One of the most well-known sets of challenges against de facto discrimination, prevalent in numerous markets, involved the taxation of alcohol. To protect local distillers, many countries including Japan, Korea, and Chile designed tax regimes that applied rates to distilled alcohol on the basis of its color or grape variety to protect domestic liquors (shōchū in Japan, soju in Korea), or the native pisco (Chile) through imposition of a higher tax rate imposed on varieties of liquors that tended to be imported–putting liquor like whiskey at a competitive disadvantage. Such rules were facially neutral and not based on nationality, but the effect was the same: they disadvantaged the predominant category of imports, and effectively protected domestic suppliers from competition.
More recently, many countries have instituted or proposed digital services taxes (DSTs), and have sought to shield their local suppliers (who provide “like” services) from a comparable burden by instituting arbitrary (but, facially, nationality-neutral) revenue thresholds. These thresholds had the effect of sweeping in foreign (mainly U.S.) suppliers and excluding local suppliers. It was this clear gerrymandering of thresholds that convinced the United States to challenge such practices under Section 301 of the 1988 Trade Act, a challenge the Biden Administration continues to support. But for an argument based on de facto discrimination, the United States would have no basis to challenge such measures.
The specific rule this coalition objects to, non-discriminatory treatment of digital products, would be similarly rendered ineffective if its scope were restricted to explicitly nationality-based claims. For example, a country might seek to ban an online music app on the basis that songs were not fully screened for controversial lyrics (a measure China enforced against foreign suppliers). However, by not enforcing this administratively challenging requirement against local suppliers, a country could create a sanctuary market, effectively excluding foreign competition.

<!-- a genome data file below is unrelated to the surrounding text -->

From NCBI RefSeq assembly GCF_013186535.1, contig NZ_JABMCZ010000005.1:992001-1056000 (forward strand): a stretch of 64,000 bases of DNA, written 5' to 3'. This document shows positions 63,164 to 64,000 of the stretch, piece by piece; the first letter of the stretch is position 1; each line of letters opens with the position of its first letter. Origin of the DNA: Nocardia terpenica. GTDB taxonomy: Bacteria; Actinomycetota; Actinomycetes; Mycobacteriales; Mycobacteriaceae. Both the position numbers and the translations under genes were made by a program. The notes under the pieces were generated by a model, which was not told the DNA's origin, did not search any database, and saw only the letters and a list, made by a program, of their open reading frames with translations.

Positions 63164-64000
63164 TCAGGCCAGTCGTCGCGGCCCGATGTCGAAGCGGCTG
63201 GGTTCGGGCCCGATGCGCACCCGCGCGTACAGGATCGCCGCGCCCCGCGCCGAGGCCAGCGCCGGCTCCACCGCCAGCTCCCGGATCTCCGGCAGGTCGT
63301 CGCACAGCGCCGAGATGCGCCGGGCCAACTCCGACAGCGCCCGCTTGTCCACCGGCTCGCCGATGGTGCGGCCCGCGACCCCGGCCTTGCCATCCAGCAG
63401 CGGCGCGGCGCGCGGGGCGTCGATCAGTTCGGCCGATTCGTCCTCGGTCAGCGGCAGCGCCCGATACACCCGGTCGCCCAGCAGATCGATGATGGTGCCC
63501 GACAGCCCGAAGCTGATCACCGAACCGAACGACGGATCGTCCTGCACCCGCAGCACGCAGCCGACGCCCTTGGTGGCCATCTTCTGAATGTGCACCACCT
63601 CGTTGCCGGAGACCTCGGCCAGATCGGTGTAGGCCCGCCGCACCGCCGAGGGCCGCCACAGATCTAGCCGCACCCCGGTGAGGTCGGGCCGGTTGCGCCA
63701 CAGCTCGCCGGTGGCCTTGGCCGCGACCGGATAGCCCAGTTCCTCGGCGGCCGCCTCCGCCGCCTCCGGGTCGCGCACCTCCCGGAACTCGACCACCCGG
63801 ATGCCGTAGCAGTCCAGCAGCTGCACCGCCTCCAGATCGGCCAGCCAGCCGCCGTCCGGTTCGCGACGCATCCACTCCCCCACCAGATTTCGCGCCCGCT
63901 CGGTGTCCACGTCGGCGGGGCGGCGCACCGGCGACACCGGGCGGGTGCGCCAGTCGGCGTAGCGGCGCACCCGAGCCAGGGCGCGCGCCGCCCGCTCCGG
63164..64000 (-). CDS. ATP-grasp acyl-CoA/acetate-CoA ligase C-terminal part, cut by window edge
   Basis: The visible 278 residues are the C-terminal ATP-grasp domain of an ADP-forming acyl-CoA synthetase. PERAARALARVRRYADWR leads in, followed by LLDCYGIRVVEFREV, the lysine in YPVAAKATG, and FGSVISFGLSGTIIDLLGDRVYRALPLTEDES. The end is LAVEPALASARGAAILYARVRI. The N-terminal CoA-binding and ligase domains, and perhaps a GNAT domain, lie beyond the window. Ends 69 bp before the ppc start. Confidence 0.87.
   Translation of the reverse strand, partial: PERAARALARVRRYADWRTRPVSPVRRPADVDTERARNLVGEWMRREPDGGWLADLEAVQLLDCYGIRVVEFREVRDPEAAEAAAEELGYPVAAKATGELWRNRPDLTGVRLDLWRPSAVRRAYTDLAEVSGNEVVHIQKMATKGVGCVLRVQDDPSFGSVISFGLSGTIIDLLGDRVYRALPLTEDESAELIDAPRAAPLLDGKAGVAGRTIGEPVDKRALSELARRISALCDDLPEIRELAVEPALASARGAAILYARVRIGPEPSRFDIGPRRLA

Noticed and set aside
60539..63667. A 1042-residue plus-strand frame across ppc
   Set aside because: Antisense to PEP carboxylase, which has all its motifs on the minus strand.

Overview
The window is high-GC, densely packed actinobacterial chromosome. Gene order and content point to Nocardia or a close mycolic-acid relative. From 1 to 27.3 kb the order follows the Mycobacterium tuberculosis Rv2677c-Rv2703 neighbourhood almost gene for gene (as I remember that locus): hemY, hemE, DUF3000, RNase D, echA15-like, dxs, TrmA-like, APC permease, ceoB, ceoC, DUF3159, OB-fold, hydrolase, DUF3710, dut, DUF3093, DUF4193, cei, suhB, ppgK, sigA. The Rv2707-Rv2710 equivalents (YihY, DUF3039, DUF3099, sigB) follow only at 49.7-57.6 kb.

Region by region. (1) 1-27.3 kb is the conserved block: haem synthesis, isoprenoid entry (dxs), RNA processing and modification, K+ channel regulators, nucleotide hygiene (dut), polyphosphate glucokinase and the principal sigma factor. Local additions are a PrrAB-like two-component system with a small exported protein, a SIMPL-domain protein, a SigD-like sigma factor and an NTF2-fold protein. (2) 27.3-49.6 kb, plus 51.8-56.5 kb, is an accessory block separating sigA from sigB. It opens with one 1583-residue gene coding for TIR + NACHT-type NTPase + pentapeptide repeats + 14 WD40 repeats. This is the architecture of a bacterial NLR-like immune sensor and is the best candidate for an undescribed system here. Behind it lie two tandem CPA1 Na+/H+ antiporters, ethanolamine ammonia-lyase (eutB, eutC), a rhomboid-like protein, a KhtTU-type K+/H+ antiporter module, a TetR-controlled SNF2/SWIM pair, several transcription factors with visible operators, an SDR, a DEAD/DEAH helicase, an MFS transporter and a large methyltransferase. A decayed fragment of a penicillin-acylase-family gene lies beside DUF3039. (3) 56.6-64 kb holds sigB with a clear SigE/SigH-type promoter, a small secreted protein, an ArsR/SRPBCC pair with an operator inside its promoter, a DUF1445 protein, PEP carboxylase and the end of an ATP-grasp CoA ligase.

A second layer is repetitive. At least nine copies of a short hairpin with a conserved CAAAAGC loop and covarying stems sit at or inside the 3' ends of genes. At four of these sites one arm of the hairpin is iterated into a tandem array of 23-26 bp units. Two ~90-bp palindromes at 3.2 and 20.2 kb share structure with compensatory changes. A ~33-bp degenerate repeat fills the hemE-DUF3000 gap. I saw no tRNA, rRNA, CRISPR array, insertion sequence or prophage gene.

What this demonstrates is that while the putative goal of a measure may well be legitimate, if applied in a manner targeting mainly foreign companies, to the exclusion of comparable local suppliers, a discriminatory result may be reasonably adduced, and should be subject to a reasonable challenge.
Finally, it is worth noting the fallacy of suggestions that U.S. congressional action is constrained by advancing time-tested approaches to discrimination. Even putting aside the wisdom of U.S. efforts to copy the European Union in regulating internet suppliers, the fact remains that trade rules do not discipline how a country treats its own suppliers—rather, trade rules are designed to discipline how we treat foreign suppliers, and how foreign governments treat our companies. On the other hand, if the goal of this coalition is to promote foreign regulation of certain U.S. firms, without a commitment to fairness and accountability that robust national treatment rules provide, then this also challenges core U.S. values–the very values that have also underpinned 66 years of well-established trade policy, memorialized in the affirmative right governments have agreed on to provide redress to demonstrable discrimination.